Essential Oils 101: Blending Scents for Beginners

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Have you ever wondered how these wonderful, fragrant-rich oils are blend together? There's no need to be a chemist in doing this one, but in order to get the scents right, you need a lot of practice. Fortunately, you don't have to waste drops of your favorite essential oils for an experiment. We'll give you basic blending tips which might help you in your humble beginnings as an aromatherapy enthusiast. Create your own scents and enjoy rich blends right inside your very home.

Step #1: Choose your type of blend

Before you go on mixing oils, it's important to have an idea of what kind of scent you'd like to end up with. Start with emotions. Do you want to feel joyful, youthful and vibrant? Or do you want calm, relaxed and tranquil? There are different oils for different feelings. Consider your needs and how often you will use it, and start from there.

Step #2: Find quality essential oils

You do not want diluted essential oils--these obstruct the richness and the scent which might end up as an aromatic failure. Browse around scent stores and look for 100% essential oil tags.

Step #3: Discover blends

There are oils that belong to the same group, such as energizing oils, uplifting oils, calming oils, and more. The energizing blend often includes citrus and minty notes, helping rejuvenate your fatigued mind and body. Uplifting scents help you feel good about yourself; this may include bergamot, grapefruit and ylang ylang. Calming oils are those you want to smell as you relax: lavender, jasmine and peppermint. Under these categories, find similar fragrances.

Step #4: Blending Notes

Putting together opposing fragrances is possible. Take a look at the many potential blends:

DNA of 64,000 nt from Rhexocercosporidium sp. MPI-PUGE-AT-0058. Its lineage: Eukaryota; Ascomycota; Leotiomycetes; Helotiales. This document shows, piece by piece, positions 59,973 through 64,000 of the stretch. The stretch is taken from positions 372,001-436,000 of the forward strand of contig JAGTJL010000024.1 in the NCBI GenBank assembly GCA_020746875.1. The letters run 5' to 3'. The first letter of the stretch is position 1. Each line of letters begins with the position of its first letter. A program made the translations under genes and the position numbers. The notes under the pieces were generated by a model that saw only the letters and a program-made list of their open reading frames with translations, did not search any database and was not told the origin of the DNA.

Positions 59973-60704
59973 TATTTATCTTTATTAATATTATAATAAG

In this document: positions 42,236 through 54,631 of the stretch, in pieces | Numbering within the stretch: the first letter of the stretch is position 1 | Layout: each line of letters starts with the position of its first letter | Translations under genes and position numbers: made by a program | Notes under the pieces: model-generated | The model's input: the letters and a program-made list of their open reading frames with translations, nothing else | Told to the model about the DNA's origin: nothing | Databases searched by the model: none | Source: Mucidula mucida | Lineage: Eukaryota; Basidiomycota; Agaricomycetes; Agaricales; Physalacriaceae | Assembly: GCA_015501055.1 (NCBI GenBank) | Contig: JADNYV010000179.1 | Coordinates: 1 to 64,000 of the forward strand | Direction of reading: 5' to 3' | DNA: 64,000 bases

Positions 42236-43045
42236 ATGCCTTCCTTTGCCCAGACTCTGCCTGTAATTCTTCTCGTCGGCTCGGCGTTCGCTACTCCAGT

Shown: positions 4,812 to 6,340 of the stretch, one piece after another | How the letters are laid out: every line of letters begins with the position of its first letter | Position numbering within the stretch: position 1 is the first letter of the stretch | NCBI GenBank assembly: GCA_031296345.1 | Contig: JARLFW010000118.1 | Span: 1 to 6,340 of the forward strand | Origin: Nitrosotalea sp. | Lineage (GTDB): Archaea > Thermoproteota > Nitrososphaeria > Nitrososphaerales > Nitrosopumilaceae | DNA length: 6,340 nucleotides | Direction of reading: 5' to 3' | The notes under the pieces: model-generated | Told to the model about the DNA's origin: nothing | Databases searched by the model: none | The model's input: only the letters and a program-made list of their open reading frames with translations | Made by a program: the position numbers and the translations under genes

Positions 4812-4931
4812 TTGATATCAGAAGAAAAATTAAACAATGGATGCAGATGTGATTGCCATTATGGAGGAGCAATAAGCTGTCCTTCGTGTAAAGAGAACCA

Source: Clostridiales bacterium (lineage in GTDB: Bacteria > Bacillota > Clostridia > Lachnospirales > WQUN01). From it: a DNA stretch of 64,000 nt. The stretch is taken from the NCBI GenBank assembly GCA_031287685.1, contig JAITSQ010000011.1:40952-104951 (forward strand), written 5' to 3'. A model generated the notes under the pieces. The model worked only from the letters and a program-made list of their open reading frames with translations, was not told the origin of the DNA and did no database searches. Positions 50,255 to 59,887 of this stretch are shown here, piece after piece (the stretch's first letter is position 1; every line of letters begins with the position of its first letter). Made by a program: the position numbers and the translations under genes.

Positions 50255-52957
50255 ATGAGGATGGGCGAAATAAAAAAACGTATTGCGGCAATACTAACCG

• Floral & Woodsy
  • Woodsy & Minty
  • Earthy & Woodsy & Minty
  • Herbaceous & Woodsy
  • Minty & Citrus
  • Spicy & Floral & Woodsy
  • Oriental & Woodsy & Citrus
  • Citrus & Floral & Oriental

By looking above, pick one fragrance under each scent and mix them together. There are base notes, mid notes and top notes in a fragrance, and you'd want these scents to give you a happy, fluttery feel as you inhale it. To give you an idea about which fragrance falls into which notes, here are some examples:


  1. Top notes (ones which you smell first yet evaporates quickly): lemon, peppermint, grapefruit, basil, bergamot
  2. Middle notes (strong, consistent middling scents that intermixes the top and base notes): pine, rosemary, tea tree, lavender, chamomile
  3. Base notes (the final scent): ginger, frankincense, cinnamon, clove, rose, sandalwood, vanilla

Step #5: Begin mixing

Taking cue of the possible top, middle and base notes, along with your desired blend, it's time to mix. Start with three basic oil. The easiest blend would be the floral, citrusy and woodsy mix, because oils are commonly found. You can work your way using mandarin and rose, or lavender and patchouli.

We recommend you start with a limited number of drops, about 10 at most, so you can test your blend without wasting too much of the oil. Do not dilute the scent with carrier oils just yet.

In order to get to the top, middle and base notes, you need to point out the number of drops for the blend. Perhaps you can do with 20 (top), 30 (middle) and 10 (base). Before going with the larger portions, smell your blend first. See which fragrance evaporates quickly and add a few more drops for potency, especially if these are your middle and base notes.

Step #6: Store your blend

Voila! You have finally created your own fragrance. It is time to store it away in a special labeled bottle for future use.

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